Please can anyone tell me what this is and does it matter.
I have had a new wall built (in a conservatory) about 6 months ago.
Recently a white powdery substance has appeared around the mortar in a
couple of lines of the bricks. It seems to wash off but then comes back (so
perhaps washing just makes it appear it has gone). Any ideas what it is
This is nothing to worry about - I've seen new houses with this white dust
on them. It's something to do with the fact that they are new bricks
coupled with damp weather - in time the white powder will disappear and you
will forget about it.
Spot on. Called effloressensce, and can come from either the bricks or the
mortar. Not much can be done to remove it, but wetting the bricks will
cause the salts to come to the surface where they can be brushed off.
There's some stuff that you can get from Homebase etc - probably called
"brick cleaner" - usually sold near where they sell concrete acclerator (its
a liquid sold in containers). Its hydrochloric acid & will dissolve the
leaching from mortar work. - Just be careful to folow the safety advice
This from Brick Development Association:
Q. A typical question from a contractor is, 'We have recently
completed an office block where the brickwork is covered in a thick
white efflorescence.' Is there any way of removing it quickly before
A. Unfortunately there is no quick and permanent way to remove
efflorescence. It could have been prevented initially by adequately
protecting the brickwork during construction to stop large amounts of
water entering the uncompleted brickwork. Extensive white efflorescence
is usually indicative of ineffective or no protection.
It is preferable to allow the efflorescence to weather away naturally.
However it is possible to remove it by brushing with a soft bristle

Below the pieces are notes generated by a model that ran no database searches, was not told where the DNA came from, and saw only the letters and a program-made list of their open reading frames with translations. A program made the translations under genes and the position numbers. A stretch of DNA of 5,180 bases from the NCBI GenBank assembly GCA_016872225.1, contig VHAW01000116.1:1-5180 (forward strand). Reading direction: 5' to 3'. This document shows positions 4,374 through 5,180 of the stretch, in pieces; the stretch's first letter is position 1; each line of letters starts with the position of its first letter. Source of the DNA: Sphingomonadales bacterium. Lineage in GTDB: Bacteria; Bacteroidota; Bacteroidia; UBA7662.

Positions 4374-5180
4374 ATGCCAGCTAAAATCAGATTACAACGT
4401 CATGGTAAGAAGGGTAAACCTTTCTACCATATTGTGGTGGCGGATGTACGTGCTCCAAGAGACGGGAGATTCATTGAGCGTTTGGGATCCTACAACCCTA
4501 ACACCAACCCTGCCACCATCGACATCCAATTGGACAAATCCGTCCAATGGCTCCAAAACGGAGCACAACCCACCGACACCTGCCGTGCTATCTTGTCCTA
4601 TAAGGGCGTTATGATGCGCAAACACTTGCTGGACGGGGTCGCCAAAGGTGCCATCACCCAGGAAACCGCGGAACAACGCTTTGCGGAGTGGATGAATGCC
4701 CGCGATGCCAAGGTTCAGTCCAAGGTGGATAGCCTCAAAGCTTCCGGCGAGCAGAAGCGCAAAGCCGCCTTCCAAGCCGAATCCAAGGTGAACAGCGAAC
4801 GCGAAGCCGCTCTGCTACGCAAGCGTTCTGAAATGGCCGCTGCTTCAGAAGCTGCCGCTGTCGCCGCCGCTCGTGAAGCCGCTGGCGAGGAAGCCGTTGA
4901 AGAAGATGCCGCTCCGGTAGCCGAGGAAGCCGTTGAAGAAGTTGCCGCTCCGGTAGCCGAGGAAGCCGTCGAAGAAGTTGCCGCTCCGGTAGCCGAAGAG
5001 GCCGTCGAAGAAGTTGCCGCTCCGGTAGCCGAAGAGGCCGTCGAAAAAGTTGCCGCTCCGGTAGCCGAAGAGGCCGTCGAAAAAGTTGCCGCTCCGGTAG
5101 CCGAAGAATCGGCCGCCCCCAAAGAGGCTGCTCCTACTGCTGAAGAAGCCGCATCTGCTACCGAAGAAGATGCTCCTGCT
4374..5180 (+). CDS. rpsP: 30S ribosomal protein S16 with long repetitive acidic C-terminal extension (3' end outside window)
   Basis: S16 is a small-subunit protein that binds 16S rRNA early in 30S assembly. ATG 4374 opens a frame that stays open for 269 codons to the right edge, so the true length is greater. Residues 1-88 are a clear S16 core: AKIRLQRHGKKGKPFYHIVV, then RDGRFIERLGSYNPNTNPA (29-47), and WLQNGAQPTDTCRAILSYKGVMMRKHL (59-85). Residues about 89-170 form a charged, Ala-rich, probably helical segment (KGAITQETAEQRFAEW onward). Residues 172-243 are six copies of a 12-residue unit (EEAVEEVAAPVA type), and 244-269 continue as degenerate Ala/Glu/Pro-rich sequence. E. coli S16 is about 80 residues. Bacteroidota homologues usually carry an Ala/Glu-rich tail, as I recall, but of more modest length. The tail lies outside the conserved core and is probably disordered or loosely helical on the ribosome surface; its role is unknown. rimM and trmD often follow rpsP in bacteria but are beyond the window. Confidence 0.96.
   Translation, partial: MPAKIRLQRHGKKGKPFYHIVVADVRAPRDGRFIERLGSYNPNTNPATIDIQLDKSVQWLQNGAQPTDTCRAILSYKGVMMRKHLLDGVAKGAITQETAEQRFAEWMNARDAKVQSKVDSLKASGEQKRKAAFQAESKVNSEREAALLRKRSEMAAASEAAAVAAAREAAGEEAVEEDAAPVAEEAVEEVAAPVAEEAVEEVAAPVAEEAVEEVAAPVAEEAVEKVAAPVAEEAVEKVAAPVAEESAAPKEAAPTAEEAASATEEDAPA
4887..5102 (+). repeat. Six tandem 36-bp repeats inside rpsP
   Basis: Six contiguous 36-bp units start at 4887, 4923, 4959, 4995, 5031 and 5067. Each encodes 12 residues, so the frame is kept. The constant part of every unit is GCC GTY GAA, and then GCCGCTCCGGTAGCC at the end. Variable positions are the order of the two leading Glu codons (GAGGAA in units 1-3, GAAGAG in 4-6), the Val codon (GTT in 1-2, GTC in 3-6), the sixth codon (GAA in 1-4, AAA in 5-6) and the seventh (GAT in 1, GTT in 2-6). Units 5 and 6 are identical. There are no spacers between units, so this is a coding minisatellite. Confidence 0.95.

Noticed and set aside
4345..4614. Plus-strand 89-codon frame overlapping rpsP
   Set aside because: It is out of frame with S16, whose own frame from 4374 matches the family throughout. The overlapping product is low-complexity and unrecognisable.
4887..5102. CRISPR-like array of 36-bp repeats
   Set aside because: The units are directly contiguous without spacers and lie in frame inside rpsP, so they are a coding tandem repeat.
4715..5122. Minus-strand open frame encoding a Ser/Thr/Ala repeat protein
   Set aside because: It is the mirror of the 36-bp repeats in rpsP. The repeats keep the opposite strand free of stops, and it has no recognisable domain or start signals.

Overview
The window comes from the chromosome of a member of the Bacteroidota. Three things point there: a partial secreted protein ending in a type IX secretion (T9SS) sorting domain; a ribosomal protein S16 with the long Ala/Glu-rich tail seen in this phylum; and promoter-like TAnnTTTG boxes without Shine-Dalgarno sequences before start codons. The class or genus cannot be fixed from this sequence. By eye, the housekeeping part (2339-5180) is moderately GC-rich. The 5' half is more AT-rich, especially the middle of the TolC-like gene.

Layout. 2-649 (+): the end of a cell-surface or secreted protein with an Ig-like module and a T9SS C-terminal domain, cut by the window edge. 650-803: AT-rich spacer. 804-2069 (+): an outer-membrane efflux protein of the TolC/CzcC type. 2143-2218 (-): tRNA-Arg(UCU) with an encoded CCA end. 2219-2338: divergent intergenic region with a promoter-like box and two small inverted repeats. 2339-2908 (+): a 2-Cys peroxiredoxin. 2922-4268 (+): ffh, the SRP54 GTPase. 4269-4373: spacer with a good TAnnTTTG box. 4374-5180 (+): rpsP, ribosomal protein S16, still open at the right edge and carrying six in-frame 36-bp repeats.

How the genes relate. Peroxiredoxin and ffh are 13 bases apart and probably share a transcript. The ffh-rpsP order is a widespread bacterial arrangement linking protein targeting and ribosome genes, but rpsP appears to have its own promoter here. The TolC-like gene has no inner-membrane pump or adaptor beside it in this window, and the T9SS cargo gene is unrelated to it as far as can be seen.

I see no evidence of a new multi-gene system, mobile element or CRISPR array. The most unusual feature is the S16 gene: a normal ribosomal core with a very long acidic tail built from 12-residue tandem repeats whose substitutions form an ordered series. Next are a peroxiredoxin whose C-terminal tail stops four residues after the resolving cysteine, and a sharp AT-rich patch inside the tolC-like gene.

brush. The deposit should be collected and removed so that it does not
have the chance to enter the masonry at lower levels if the brickwork
becomes wet again. Any deposit remaining may be removed or reduced by
sponging with clean cold water.
Chemical methods are not necessary for the removal of efflorescence and
are best avoided. Some manufacturers have products that purport to
remove efflorescence but the Brick Development Association believes
they are unnecessary and that the procedures described above are
effective and less costly.
Yeah it's good advice. Absolutely nothing to worry about. It will die down
in time, (months) It's easily removed with a stiff brush and plain water.
Don't bother nuking the environment with acids, it will only go away when
the bricks have sufficiently dried out. If you are talking a low wall round
a conservatory I'd hazard that by August you'll have forgotten all about it.
As an aside you often see it going on for ages on tall garden walls and the
like, purely because they get wet repeatedly from all angles. Especially if
they don't have a top course in engineering brick, or tiles.
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